Poland's Artur Mlynarz collects, repairs and restores classic hi-fi equipment. Sometimes though, units come in that are beyond help. Wanting to bring new life to vintage cassette decks, he mounted a smartphone into a broken player, and the MP3 Tapeless Deck Project soon followed. Now he has old gear sitting around waiting for someone to give him the nod, then breaks out his tools and converts a chosen model to a modern digital music player.

For his latest project, he started drilling, cutting and converting a Nordmende CD 1200 cassette player from the late 1970s/early 80s into a Tapeless Deck last month. He began by ripping out the guts of the audio cassette player mechanism and plonking in a smartphone running a cool-looking music app, then connected it all up.

Digital music tracks are chosen on the smartphone's touch display, where the tape deck drawer is lowered and the spinning spools on the cassette animation pressed to scroll or play songs. Tunes are sent wirelessly to the smartphone's internal memory over Wi-Fi, but the host smartphone can also tune into internet radio or a music streaming service.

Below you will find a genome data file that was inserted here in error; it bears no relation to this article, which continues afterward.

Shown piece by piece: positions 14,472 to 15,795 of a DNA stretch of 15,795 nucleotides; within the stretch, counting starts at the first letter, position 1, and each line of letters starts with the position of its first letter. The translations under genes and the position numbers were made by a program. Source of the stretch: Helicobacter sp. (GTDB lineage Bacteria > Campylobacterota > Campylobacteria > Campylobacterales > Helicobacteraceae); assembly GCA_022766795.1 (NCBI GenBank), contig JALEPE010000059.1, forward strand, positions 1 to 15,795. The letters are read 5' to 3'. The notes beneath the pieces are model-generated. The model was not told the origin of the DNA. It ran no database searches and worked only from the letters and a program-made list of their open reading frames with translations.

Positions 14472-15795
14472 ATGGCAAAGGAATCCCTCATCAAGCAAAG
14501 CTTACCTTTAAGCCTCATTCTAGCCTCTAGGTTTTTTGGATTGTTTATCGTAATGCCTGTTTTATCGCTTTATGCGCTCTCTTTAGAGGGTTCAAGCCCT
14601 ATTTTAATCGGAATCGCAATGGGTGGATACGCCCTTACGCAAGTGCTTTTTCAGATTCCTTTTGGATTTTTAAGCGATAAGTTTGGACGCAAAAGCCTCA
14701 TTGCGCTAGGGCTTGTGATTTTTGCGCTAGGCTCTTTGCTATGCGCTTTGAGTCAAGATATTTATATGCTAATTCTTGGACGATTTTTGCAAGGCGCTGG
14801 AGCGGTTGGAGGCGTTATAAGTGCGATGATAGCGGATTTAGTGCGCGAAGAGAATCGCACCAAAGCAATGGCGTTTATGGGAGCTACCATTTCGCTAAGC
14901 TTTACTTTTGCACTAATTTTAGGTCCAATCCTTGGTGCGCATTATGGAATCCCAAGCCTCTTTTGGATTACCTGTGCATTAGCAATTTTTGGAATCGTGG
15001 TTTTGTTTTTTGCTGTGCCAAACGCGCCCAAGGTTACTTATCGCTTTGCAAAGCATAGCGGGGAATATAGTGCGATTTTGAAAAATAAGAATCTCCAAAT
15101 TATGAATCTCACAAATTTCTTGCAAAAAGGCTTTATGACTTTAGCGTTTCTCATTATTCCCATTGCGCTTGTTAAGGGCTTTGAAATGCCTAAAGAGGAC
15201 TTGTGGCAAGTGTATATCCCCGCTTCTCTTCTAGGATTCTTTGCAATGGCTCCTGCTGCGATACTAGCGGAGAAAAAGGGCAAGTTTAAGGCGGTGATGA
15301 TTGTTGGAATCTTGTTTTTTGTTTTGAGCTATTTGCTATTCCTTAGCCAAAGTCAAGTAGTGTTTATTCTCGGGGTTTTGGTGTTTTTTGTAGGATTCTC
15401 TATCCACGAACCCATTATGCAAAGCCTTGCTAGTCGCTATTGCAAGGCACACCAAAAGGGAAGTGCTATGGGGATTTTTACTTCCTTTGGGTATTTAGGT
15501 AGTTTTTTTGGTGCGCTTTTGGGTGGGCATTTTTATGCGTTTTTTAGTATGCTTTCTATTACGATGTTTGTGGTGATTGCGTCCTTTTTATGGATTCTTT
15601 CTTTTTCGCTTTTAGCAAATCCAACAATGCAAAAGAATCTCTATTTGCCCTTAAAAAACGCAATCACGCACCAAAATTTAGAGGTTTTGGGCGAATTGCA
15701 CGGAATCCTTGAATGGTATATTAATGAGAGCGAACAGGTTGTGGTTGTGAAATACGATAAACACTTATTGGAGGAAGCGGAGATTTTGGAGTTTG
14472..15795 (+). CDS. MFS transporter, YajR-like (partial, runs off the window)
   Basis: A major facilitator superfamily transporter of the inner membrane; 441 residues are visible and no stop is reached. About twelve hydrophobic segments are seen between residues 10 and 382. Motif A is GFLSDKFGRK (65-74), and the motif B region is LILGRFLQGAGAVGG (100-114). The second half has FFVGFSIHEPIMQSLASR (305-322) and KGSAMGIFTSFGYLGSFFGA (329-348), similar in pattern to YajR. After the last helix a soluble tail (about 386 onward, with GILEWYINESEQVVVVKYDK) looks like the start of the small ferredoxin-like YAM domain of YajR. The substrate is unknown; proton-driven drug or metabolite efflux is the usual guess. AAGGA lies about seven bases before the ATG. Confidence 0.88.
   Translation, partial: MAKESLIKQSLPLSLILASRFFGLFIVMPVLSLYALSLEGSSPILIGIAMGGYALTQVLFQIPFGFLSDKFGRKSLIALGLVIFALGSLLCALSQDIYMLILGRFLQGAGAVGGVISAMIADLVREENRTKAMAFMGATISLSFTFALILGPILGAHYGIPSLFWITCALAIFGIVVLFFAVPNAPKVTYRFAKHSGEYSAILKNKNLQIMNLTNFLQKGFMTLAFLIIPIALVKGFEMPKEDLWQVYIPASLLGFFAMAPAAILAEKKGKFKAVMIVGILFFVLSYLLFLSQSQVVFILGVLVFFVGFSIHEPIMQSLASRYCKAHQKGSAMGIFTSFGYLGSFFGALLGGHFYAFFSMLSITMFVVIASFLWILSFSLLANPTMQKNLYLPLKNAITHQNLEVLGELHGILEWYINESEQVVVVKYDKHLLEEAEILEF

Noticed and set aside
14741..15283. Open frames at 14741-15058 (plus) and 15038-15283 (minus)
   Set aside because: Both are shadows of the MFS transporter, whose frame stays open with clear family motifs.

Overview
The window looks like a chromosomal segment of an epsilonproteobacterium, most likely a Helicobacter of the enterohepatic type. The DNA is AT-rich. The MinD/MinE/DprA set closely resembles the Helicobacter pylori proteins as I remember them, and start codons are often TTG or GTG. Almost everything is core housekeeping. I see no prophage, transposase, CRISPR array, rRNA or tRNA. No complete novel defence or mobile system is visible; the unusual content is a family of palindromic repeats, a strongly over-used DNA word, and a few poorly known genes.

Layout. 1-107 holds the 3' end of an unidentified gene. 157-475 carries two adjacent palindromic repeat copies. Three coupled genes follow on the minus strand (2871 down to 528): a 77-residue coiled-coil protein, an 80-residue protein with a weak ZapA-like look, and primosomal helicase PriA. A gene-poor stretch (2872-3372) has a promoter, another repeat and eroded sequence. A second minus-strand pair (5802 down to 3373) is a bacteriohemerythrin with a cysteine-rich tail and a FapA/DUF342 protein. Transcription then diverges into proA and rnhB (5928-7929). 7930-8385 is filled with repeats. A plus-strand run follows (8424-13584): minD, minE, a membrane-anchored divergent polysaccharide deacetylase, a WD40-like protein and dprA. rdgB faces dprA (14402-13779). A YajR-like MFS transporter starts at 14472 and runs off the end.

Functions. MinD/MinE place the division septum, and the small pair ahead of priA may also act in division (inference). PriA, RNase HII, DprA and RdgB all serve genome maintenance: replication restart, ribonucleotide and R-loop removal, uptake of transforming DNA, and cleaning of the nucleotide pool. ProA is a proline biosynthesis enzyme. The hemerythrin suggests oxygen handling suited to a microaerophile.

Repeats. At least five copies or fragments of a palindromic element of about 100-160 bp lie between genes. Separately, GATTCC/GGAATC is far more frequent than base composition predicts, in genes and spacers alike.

The phone's battery is charged automatically when the deck is powered on and, because the on/off button on the smartphone may be difficult to access when everything is set up to play, the power function is connected to one of the physical controls on the tape deck.

On the CD 1200, the unit's volume can be altered and the VU meters still work, though this is not always the case. It depends on the original vintage hardware. Cabling up the reworked deck is much the same as with other hi-fi components, via RCA audio ports.

The Nordmende unit is shown on the maker's website as being sold. Other vintage players are awaiting conversion though, so if you fancy adding some vintage class to your living room hi-fi setup but want to take advantage of modern technology rather than play old audio cassettes, get in touch via the source link.

Estimated build time is about a week and cost will vary depending on how much work is involved. As a guide, the Project currently has a Technics M12 for sale with a US$230 price tag.

You can see this latest conversion being used to play MP3/FLAC music files in the video below.

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